Needless to say, Palihapitiya’s comments sparked a rather intense firestorm of criticism and moral condemnation. Interestingly, while the rest of the Warriors’ organization distanced themselves from his political beliefs, they did not express a counter view. The NBA as an organization is attracting a growing chorus of criticism over their steadfast refusal to pronounce judgment on any of China’s many and grotesque human rights abuses.

But while we could go on for a long time on the moral bankruptcy and cowardice of the political stances of organizations like the NBA and individuals like Palihapitiya, I bring this up here to make a simple observation. These folks worship money as their god. Whatever else to which he might profess allegiance, money is Palihapitiya’s real master. He is a billionaire investor with no doubt many business interests in China. He would likely stand to lose a great deal of money – probably a great deal more than you and I will ever see in our entire lives – if he decries the Chinese government’s moral villainy for what it is. China has shown itself perfectly willing to cut off any business or individuals who offer even the slightest criticism of any of their policies from their incredibly lucrative markets. Those who are mastered by money have revealed their allegiance by dutifully holding their tongues. Money’s most devoted servants have even gone on, like Palihapitiya did, to criticize the criticism of China’s ongoing genocidal efforts. These folks are bending themselves over backwards to make sure they are pleasing their real master so it doesn’t become angry with them. It’s not a pretty picture.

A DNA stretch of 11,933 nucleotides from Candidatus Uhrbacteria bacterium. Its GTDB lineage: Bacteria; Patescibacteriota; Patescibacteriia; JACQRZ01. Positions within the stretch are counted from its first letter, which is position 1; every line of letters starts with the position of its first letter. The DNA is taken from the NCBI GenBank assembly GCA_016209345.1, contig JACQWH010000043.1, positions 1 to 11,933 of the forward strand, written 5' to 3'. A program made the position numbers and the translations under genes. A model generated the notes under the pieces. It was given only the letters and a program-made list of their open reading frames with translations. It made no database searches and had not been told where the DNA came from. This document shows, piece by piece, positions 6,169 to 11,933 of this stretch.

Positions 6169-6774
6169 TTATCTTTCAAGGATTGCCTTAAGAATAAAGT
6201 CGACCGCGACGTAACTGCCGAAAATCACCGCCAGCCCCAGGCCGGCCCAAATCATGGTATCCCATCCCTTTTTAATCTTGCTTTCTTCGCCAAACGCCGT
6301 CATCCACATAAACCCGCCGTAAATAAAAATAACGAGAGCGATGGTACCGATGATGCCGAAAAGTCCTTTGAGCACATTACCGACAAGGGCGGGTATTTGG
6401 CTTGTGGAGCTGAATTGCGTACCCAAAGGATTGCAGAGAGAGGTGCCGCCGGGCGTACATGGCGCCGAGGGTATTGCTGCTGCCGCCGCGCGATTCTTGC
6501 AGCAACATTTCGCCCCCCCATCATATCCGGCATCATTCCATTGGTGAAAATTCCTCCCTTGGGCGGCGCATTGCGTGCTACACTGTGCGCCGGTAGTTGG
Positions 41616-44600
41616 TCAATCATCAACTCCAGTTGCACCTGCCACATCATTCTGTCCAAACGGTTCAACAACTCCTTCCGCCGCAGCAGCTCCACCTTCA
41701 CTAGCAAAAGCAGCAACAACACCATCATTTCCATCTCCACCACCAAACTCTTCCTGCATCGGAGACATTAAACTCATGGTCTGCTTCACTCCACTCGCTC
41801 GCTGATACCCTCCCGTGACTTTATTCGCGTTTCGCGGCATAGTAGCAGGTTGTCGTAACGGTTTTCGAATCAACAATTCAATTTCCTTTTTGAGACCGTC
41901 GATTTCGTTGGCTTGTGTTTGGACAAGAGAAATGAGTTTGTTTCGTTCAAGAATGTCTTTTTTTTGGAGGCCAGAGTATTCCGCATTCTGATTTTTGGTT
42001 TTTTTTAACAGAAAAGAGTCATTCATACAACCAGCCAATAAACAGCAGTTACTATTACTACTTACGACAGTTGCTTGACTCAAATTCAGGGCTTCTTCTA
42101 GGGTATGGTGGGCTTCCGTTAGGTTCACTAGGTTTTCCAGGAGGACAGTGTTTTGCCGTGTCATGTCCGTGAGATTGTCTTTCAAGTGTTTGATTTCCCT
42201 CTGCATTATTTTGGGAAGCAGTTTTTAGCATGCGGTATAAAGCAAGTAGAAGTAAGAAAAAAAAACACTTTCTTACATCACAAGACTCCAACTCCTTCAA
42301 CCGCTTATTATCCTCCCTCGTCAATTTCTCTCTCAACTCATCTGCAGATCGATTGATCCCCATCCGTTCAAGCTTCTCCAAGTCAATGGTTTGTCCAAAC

We can only have one master at a time. Trying to serve more than one simply won’t work. While there may be times when their respective aims fall into alignment, eventually they won’t, and we will be forced to choose. Which one we choose is up to us, but it will come with consequences. Not all masters are the same. They have different concerns and goals. Some may seem beneficial, but unless they are God, none of them are ultimately interested in anything but their own advancement. They don’t care about us. They only want what they want. Nothing more, nothing less. They may promise the world to us if we will give them our allegiance, but they won’t deliver. Ever. They’ll hold us down until we give them their due, and then they’ll continue to suck us dry until there’s nothing left. There’s no freedom to be found there. There is only the mirage of freedom intended to entice us in and trap us there.

The choice you have today and every day, then, is which master you will serve. Will you serve the one that promises you the world, but will only deliver its meager load as long as you are doing what it wants, or the one who gave His very Son to die on a cross so that you can have eternal life? Seems like a pretty easy choice to make to me.